Today, the same ASEAN Way that was fundamental to the association’s creation and establishment is responsible for hampering any emphatic action from the group in the face of maritime territorial claims against its members in the SCS. Those claims are directed connected to UNCLOS, created 15 years after ASEAN’s foundation and impacting at least half of its members.

UNCLOS and the ASEAN Way

In 1982, the United Nations Convention on the Law of the Sea resulted in an agreement on the matter of nations’ responsibilities and rights on the world’s waterways. The competing claims in the SCS region began in earnest after World War II, but it received a new boost after the launch of UNCLOS and the promulgation of its rules governing the definition of territorial seas, exclusive economic zones (EEZ), and continental shelves, which would enable countries to expand their coastal territory and open new possibilities for the exploration of natural resources and maritime patrols (Beckman 2014).

UNCLOS established parameters for the exploration of resources, freedom of navigation, territorial rights, and dispute settlement. The treaty addresses issues including coastal states’ sovereignty rights over sea territory and airspace,[2] and provides a conflict resolution mechanism in cases of disputes based on overlapping claims. It entered into force in 1994, by which time the Philippines (1984) and Vietnam (1994) had already ratified the treaty. Few years later, Malaysia and Brunei (1996) ratified it. Other ASEAN members have also ratified the treaty, including Indonesia (1986), Singapore (1994), Myanmar (1996), Laos (1998) and Thailand (2011). Cambodia signed the treaty in 1983 but never ratified it. China, which is not a member of ASEAN but which has extensive relations with members of the bloc and has intense maritime and territorial disputes with them in the SCS, ratified the treaty in 1996.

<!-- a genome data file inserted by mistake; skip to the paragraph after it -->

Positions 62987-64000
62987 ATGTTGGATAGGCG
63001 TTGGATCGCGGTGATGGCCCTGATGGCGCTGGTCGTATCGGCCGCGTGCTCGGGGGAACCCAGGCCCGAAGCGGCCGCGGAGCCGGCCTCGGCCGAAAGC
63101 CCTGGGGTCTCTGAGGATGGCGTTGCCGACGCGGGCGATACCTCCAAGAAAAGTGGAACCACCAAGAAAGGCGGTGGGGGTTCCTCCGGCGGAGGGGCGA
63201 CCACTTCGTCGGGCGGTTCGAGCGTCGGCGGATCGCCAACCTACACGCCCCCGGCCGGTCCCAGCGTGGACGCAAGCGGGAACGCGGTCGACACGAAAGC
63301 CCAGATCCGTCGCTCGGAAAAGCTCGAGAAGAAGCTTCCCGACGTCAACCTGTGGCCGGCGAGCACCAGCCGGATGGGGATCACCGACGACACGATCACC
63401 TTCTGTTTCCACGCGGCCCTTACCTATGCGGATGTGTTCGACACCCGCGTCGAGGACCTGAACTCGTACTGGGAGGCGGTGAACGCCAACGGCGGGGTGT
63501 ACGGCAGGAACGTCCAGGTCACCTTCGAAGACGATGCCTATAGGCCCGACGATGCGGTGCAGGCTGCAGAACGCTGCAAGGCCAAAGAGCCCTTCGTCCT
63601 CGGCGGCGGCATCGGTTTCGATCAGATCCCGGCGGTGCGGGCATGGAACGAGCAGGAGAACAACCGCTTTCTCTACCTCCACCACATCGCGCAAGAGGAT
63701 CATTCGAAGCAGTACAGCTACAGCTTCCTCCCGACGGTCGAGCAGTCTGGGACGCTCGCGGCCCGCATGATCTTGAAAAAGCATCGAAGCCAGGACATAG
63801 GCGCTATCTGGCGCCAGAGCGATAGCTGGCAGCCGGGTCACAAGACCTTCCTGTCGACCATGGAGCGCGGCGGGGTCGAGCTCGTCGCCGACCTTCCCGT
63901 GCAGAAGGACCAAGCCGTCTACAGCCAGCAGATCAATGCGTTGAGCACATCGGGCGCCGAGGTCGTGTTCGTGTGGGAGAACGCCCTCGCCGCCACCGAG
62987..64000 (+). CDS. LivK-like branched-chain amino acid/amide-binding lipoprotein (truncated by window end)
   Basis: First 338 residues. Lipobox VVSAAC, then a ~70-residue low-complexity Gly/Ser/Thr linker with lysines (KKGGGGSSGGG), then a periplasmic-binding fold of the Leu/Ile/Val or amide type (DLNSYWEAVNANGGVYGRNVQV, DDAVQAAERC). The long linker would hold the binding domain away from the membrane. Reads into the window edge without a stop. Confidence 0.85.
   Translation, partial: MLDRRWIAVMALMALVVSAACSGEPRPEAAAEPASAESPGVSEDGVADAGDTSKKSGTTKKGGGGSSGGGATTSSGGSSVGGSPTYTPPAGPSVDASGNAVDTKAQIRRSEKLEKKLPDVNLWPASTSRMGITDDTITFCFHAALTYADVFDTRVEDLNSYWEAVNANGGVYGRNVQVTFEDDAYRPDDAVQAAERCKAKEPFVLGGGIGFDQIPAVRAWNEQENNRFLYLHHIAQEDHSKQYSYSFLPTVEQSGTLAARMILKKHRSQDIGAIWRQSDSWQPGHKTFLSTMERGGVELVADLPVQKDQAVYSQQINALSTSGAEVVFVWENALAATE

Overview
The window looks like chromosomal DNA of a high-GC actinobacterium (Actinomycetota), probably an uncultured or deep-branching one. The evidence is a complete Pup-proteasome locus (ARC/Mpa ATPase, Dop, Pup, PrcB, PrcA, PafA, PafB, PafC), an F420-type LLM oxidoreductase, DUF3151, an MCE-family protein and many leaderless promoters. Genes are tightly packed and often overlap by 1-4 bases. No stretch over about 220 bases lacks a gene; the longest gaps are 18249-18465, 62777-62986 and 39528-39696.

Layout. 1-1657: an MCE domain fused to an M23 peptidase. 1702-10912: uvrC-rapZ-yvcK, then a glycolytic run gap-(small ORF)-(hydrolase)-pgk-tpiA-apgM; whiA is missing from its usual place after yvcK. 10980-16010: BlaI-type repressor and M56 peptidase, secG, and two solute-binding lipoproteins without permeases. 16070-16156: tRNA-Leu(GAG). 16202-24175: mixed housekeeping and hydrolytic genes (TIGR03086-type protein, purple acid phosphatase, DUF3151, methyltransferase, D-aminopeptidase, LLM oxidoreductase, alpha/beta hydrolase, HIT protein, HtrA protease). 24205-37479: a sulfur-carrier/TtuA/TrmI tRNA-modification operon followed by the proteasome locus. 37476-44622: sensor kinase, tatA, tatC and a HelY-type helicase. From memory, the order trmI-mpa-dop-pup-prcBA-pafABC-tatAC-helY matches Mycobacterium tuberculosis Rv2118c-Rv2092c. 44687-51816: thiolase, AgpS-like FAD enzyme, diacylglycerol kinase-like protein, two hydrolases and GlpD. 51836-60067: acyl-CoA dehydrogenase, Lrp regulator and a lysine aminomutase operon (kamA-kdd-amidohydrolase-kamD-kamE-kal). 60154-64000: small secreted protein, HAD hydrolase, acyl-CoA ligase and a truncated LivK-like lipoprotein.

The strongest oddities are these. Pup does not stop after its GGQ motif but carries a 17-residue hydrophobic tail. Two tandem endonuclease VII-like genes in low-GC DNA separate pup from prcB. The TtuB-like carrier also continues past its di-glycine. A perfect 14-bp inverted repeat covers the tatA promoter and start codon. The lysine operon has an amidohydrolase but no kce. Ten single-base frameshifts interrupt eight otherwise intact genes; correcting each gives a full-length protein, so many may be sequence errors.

But UNCLOS is not the only mechanism through which to address ASEAN members’ claims in the SCS. In 2002, ASEAN and China signed the Declaration on the Conduct of Parties in the South China Sea (DOC) that applies the same principles as the 1967 ASEAN Charter to territorial disputes and uses UNCLOS as a basis for dealing with claims and disputes between ASEAN members and China. The DOC is a non-binding document, however, and does not have a dispute resolution mechanism, leaving its signatories to resolve their disagreements on a voluntary basis without taking the disputes to international institutions. The DOC was unable to gather a common position among ASEAN countries on China’s claims against ASEAN members’ territory, due largely to those members having different interests in the matter (Severino 2014).

Thus, without being able to move toward the desired Code of Conduct (COC), which has been under negotiation since 1999, and which would be binding and include dispute resolution mechanisms, the DOC remains an ineffective instrument. China is the main obstacle to the adoption of a COC, since any such code would restrict Beijing’s claims (Thayer 2012). Given the level of tensions in the last few years, principally between the Philippines and China, as well as between Vietnam and China, a new attempt was made in 2017 to reach a basic agreement on the nature and scope of a new COC. In August of that year, the foreign ministers of ASEAN and their Chinese counterpart endorsed a framework for an updated version of a Code of Conduct for the South China Sea largely based on the 2002 DOC. Despite the fact that it specifically addressed conflict prevention and the assurance of freedom of navigation, the draft of the document still indicates that it, like its predecessor, would not be legally binding (Storey 2017).

The various disputes and claims in the SCS involve ASEAN members and actors that have direct relations with ASEAN. Therefore, such disputes and claims need to be analysed on an individual basis, but also on how they influence ASEAN’s decision-making, carried out through consensus.

ASEAN Members’ Individual Strategies

The main claims in the SCS, defined as a semi-enclosed body of water, involve the Paracel and Spratly Islands. While the Paracel archipelago has been controlled by the PRC since 1974 and is claimed by Vietnam and the ROC, the Spratly Islands possess the greatest number of overlapping claims in the region, with China and the ROC making claims against islands held by Vietnam, the Philippines, Malaysia, and Brunei (Emmers 2003). A broad overview of those claims is provided in Table 1.

ASEAN members have different individual positions on the SCS issue. Only some members of the bloc are claimants, and among these there remain some border disputes, even if China is not included. Meanwhile, the Chinese economic and political influence affects every ASEAN country, though this effect is not homogeneous. Some members, especially non-claimants, put more emphasis on the bilateral relationship with China, and are less interested in negotiating with Beijing as a bloc. This effectively prohibits the ASEAN members from unifying their influence in a joint effort to solve territorial disputes collectively.